Shortly after former SRU President Cheryl Norton hosted a town hall to discuss concerns over the proposed move, SGA adopted the student success committee as an ad-hoc committee.
“When it became an ad-hoc committee, it was giving SGA a formal role,” Booker said. “That was needed because they wanted to solidify the student voice. They wanted the student voice to have some legitimate weight to it, so they thought that making it an ad-hoc committee and saying that the Student Government Association cares about these issues as well as students of color and students from minoritized groups care about these issues was really what carried more weight when they took it to the president.”
The updated name of social justice committee was established at the beginning of the 2016-17 academic year, maintaining its ad-hoc status. Throughout the 2017-18, Victoria Davis served as the chair of the social justice committee and sat with the SGA executive board and senate during meetings.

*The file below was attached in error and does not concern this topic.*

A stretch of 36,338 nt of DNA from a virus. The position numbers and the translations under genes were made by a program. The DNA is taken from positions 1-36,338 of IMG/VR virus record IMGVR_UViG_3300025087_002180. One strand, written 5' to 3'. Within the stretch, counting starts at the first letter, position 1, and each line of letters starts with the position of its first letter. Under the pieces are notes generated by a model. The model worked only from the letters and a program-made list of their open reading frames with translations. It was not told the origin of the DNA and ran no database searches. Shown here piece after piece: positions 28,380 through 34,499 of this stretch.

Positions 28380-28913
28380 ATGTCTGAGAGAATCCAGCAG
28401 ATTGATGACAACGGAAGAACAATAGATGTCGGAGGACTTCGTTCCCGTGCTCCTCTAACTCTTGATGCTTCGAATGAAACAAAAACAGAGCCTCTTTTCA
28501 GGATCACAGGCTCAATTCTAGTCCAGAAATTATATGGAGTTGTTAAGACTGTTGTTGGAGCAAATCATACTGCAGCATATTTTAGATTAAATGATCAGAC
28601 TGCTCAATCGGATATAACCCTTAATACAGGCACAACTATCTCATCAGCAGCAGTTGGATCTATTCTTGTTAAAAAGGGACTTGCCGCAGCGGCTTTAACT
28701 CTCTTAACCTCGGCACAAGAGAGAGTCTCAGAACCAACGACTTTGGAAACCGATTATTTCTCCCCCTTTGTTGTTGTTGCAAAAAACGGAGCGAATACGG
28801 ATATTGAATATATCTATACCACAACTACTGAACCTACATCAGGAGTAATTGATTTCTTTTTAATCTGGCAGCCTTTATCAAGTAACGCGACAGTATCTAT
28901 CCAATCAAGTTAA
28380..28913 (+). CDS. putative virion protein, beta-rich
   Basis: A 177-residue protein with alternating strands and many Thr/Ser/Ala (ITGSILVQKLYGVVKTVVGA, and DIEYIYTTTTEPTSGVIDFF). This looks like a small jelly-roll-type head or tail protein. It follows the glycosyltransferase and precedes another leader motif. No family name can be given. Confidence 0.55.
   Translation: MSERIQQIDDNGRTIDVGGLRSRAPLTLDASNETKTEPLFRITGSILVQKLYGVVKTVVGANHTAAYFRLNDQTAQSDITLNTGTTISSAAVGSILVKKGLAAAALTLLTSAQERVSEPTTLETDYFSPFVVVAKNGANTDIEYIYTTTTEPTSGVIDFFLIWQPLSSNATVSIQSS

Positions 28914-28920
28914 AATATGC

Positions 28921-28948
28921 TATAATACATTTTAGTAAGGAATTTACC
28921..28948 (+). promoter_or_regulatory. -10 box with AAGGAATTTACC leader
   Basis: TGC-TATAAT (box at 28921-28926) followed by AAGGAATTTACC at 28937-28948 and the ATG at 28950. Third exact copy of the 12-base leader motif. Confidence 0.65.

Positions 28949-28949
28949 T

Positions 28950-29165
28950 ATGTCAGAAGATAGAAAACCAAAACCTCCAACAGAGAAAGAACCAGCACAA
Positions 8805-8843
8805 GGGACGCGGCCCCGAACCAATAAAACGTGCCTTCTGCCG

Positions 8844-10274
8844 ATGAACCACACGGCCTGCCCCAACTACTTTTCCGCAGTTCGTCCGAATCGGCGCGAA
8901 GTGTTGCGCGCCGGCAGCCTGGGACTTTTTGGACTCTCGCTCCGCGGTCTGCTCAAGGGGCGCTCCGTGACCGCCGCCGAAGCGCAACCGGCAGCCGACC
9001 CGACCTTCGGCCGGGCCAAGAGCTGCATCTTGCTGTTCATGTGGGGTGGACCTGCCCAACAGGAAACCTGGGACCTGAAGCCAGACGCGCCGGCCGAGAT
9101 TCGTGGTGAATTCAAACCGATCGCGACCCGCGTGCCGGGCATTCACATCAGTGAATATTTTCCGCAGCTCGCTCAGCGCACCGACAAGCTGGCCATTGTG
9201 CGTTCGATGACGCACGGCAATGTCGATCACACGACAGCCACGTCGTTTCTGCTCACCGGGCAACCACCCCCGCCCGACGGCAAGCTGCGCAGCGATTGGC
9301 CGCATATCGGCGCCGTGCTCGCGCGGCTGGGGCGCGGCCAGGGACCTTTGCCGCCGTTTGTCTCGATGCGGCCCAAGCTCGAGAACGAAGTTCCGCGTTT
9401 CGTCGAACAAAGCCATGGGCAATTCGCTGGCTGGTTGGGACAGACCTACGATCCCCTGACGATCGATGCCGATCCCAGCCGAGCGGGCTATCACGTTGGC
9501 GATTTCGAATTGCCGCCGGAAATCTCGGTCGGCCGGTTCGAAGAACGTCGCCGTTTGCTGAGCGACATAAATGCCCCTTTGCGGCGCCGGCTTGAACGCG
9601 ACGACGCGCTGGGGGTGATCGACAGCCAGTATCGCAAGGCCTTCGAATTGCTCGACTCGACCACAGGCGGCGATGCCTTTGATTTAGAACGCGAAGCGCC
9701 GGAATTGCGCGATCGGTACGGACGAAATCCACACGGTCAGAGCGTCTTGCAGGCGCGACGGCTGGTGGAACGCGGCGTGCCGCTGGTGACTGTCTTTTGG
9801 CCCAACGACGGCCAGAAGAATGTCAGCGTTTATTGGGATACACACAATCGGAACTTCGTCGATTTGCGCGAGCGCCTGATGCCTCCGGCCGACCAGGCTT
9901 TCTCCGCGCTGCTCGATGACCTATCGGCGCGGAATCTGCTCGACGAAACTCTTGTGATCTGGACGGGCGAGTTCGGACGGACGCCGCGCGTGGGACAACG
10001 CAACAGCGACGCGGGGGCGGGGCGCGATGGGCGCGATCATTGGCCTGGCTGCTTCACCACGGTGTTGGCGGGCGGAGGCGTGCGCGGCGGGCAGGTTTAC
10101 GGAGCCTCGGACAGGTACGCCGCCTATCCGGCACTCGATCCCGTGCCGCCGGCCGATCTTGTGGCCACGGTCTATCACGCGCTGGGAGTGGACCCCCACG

According to Davis, the committee members discovered that they would need to achieve a standing committee status and have a representative on the executive board to maintain a sustainable voice through SGA.
“After the SJC had been an ad-hoc committee of SGA for a few months, I think the committee realized that for the work we were doing to be sustainable, not only did we need to shift from an ad-hoc committee to a standing committee, we needed a chair who had real power in and of themselves, which is why in the end we advocated for a cabinet-level vice president position,” Davis said.
This vision became a reality on Feb. 12, 2018, when SGA promoted the social justice to a standing committee and established the executive board position of vice president of diversity and inclusion.